We talk about supporting new moms. But do we walk the talk? Maternal mental health is a hot topic right now. During Prosper Lincoln’s early childhood summit, screening and support for new moms was identified as a priority. If we want to create a thriving environment for our youngest citizens, we know that mentally healthy moms (and dads!) mean mentally healthy kids.
New moms face additional stress in an already stressful world. Whether that stress is being a single mom with inadequate resources and support, or a highly educated mom balancing the perfect career with being a perfect parent, it is a tough time to be a mom – and no easier being a dad!
My parents raised kids in the 1950’s. There were few choices for men or women. As a mom, you were home with your kids. As a dad, you worked to provide for your family.
My generation raised kids in the 1980’s. Title IX now meant that you could finish high school if you were pregnant, or, you could be a female sports star. Boys and girls could both play with dolls, and social support programs made it possible for a woman to be a single mother.
The parents who come to MilkWorks in 2018 are now “the next generation”.
In 2018, we see mothers who are highly accomplished and established in the corporate world struggling to breastfeed their babies. We see single mothers working minimum wage jobs trying to make ends meet as they seek support from a highly fragmented social support system. Both end up returning to work for multiple reasons way too early with no paid maternity leave and little acknowledgement for their transition to motherhood.
Women, and mothers, want and need choices. But choices can also be difficult. The ACA changes requiring employers to provide breaks and private pumping spaces appear to be a godsend. They are supposed to make it easier to breastfeed. But what if you are a mom who has an overdue legal brief, or you end up working a night shift solo in a convenience store? Having the right to take a break to pump means little if the circumstances don’t make it possible.
I am far less qualified to address the needs of dads. Yet their world has also shifted. Some dads take on many more child care responsibilities than their dads did, or end up being the “primary parent,” often with little experience in taking care of kids, and even less support.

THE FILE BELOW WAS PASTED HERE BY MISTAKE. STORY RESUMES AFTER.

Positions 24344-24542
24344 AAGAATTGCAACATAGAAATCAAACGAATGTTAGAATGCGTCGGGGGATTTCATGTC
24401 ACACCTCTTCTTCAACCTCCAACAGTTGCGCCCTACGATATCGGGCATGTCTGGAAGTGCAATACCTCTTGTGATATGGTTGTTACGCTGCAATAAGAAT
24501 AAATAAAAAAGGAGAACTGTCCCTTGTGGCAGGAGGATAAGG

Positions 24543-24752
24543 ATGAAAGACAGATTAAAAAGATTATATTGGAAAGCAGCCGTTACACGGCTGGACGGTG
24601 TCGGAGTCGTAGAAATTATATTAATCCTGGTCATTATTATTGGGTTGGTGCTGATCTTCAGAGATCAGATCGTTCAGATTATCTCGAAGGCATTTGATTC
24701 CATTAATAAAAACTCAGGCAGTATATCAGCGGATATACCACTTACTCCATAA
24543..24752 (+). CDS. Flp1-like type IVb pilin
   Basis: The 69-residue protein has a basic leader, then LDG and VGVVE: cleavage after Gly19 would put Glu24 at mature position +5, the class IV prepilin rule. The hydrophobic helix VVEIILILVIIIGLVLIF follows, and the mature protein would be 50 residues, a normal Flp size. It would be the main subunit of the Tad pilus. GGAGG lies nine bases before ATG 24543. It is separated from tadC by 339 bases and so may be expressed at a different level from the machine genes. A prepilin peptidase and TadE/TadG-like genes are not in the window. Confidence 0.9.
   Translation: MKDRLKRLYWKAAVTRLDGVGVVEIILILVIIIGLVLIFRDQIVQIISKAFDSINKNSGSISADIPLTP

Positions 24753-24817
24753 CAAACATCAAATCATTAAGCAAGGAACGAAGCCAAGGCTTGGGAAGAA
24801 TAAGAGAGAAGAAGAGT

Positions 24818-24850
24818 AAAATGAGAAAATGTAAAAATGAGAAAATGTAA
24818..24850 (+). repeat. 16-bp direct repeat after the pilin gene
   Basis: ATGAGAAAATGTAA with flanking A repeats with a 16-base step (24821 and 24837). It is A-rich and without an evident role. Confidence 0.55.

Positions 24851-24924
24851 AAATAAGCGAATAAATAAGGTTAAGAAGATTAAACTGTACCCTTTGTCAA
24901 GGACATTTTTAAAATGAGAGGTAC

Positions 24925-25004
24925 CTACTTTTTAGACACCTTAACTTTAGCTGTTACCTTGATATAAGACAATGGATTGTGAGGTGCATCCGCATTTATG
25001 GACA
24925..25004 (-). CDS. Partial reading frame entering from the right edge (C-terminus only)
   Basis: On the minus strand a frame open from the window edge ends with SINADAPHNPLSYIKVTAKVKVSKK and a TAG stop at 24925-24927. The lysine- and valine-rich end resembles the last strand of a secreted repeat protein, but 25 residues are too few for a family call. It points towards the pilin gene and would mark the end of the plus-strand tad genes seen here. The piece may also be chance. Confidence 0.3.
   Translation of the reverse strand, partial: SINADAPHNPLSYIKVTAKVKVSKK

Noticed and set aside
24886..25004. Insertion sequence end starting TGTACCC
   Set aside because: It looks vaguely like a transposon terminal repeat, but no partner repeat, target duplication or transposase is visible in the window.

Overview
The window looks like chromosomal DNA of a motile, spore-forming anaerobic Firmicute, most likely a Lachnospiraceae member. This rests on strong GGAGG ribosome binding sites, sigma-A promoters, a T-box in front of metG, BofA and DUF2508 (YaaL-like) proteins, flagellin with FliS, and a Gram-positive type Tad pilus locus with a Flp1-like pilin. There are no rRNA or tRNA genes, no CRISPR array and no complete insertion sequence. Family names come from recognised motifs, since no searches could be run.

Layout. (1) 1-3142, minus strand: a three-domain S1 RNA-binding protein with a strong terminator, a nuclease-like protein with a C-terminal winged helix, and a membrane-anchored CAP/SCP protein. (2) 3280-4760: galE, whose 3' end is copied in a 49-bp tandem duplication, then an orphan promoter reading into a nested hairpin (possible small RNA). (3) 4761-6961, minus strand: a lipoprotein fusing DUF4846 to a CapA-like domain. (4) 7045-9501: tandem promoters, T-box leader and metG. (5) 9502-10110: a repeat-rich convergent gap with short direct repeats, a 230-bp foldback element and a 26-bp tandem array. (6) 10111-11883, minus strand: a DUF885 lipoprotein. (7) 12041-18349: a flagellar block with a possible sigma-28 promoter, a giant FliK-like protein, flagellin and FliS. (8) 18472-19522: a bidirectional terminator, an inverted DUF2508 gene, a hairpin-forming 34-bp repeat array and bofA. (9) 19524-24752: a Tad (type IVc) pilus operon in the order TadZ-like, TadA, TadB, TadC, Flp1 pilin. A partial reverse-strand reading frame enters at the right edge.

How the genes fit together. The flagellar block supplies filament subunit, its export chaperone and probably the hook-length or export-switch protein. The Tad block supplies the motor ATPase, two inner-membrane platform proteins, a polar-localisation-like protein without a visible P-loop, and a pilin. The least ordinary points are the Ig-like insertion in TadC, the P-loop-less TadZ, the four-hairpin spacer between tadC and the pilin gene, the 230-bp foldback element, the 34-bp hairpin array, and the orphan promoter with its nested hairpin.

WHO is taking care of the parents? Who is nurturing them? Who is asking them how they feel? Who is acknowledging their stress AND their postpartum depression?
We live in a rapidly changing world, full of technological advancements. Yet we are still humans. We want our children to be kind, compassionate, smart, healthy leaders of tomorrow. But wanting may not be enough if their parents do not feel like they can cope.
We may have to decide. How healthy is our current day environment for parents? How realistic are our expectations of what parents can do? How much help do they need from the rest of us?
When I gave birth to my first child in 1981, I thought it a sign of independence and strength that I walked out of the hospital 12 hours later, and was running errands, my baby in tow, two days later. Now, with the wisdom that only comes with age, I realize I may have shown the world that mothers are strong. But really, I think we have always known that. What may be more important is helping mothers (and fathers) to carry their load.
I learn a lot from the culturally diverse Community Breastfeeding Educators in Lincoln and Omaha. Developing countries often have customs that we consider primitive. Encouraging mothers to stay close to home, bringing them food, taking care of them, surrounding them with the wisdom of other mothers. Is this primitive, or downright smart?
Next time you see a new mother or father, take a moment to ask how they are doing. Listen to them. Find some small way to support them. Let them know you care. Write a letter to your senator and encourage paid maternity leave. When your co-worker has a baby, help carry their load a bit. I think we will all find that our entire community benefits when we practice a bit more compassion and care for new parents.